In 1989, there would not have been instant reporting where viewers get to know everything on a minute-by-minute basis. In any season where team-mates are battling and level pegging, the media will always look to see if they can find a story, it is their job to do that. The Prost and Senna story started at Imola, as noted above. The pot I think is stirred more nowadays, however I don’t think it has any effect whatsoever other than to fill internet pages. This is coming from someone though who was not around in the 1980s and did not start watching Formula 1 until 1999. What I do know, with the help of a scrapbook from the loft, is that tabloid style reporting has always been around. The scrapbook in question features pages and pages of quotes from newspapers from the 1976 season featuring James Hunt. From the outside, things may appear different because of social media. Fans have more access to Formula 1 journalists than ever before, but inside the paddock, I imagine nothing is fundamentally different when doing business.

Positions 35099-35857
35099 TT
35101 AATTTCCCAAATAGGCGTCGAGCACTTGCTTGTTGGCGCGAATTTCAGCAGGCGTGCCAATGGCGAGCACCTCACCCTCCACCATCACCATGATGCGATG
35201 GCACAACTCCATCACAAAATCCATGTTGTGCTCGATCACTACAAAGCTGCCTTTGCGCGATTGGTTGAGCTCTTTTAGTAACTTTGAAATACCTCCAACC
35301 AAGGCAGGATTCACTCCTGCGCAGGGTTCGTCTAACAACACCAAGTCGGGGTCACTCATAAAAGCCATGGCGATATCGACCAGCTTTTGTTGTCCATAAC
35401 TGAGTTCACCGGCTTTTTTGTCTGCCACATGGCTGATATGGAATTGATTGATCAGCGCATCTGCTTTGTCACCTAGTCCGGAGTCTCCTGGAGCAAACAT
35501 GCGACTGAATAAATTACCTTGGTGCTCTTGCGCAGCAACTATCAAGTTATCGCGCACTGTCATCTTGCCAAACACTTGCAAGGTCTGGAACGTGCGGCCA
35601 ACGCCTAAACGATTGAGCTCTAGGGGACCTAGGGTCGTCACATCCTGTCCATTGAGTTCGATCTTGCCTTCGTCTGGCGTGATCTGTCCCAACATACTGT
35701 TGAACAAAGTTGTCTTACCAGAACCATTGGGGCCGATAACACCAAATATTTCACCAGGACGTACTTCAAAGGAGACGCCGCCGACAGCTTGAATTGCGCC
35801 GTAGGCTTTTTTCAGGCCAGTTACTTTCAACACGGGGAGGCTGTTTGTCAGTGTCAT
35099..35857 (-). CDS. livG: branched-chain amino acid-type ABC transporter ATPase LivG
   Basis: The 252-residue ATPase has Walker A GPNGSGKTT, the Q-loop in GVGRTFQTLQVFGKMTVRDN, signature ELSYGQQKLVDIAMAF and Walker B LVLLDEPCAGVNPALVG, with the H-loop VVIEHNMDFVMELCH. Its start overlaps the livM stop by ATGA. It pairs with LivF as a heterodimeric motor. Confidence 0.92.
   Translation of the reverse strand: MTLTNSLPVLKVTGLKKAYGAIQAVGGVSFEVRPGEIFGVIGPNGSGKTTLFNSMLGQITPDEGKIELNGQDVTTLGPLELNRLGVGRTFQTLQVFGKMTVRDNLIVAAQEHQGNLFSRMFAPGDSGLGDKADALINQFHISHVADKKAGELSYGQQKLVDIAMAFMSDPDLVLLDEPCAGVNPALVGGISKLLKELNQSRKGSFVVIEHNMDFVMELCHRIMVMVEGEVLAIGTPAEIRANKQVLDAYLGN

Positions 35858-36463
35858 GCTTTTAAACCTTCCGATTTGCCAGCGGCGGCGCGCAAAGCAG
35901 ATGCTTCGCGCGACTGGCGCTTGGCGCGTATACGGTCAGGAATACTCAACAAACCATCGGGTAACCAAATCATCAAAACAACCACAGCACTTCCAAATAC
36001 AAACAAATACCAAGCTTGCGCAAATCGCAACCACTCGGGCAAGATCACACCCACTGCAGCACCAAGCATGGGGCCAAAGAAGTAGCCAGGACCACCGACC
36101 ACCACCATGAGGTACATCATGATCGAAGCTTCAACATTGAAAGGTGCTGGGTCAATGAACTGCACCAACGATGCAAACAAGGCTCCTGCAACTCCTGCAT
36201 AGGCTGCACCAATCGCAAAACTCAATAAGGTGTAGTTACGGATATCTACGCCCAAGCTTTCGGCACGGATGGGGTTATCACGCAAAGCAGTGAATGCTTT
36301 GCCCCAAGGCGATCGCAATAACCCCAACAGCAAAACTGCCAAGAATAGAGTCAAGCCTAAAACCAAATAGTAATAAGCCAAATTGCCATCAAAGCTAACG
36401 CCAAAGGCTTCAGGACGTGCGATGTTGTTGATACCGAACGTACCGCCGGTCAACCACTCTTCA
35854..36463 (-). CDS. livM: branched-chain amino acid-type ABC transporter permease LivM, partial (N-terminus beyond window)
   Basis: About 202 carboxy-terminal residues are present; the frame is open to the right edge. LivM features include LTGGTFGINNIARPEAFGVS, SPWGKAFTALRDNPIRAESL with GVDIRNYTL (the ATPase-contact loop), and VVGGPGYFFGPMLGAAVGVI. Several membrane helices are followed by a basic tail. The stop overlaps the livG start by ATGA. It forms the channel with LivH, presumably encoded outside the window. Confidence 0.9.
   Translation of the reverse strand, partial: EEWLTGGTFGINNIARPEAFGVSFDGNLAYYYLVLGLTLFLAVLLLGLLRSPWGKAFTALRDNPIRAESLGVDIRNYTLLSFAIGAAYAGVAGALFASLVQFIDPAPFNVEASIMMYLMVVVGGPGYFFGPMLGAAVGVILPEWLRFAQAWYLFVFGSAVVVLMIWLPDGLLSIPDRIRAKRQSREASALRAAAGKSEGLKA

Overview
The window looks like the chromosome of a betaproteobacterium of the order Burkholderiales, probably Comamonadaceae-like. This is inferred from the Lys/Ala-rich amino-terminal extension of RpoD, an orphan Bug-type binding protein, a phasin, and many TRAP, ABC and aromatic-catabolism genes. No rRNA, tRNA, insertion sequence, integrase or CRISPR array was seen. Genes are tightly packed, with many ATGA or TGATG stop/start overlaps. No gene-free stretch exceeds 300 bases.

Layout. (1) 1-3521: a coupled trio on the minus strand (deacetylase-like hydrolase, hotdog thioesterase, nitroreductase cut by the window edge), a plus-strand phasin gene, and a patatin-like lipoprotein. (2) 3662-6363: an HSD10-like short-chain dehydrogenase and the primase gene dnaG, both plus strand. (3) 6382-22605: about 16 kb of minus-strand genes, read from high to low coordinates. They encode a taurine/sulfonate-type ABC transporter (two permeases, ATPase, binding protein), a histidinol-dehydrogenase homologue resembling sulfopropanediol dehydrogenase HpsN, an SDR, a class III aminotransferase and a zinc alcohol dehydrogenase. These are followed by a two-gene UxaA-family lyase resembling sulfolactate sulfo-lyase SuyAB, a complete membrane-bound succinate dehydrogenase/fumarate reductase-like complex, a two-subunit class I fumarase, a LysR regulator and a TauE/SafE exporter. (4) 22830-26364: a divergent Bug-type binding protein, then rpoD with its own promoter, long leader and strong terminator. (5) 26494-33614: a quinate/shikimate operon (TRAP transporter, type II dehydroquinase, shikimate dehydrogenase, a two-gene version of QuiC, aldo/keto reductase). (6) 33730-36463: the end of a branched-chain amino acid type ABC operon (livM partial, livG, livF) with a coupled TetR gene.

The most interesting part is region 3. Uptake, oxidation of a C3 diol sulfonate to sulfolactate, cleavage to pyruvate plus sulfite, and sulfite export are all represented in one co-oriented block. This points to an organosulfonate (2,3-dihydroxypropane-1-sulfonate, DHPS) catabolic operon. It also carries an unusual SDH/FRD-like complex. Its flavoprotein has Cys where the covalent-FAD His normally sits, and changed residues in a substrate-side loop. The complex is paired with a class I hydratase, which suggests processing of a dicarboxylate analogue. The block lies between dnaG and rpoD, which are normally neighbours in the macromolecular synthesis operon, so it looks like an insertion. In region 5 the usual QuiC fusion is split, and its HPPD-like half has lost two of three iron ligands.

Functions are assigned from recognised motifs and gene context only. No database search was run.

The way fans consume Formula 1 has changed considerably as there are many more mediums available in 2014 compared with 25 years earlier meaning that fans are connected better than ever before, which, in my opinion is largely a brilliant thing. You just need to learn which journalists are actually being journalists, and which ones are there, but serving no real purpose. Or, as a third argument, you could say that they’re all as bad as each other, an argument I don’t subscribe to, but an interesting point of view nevertheless.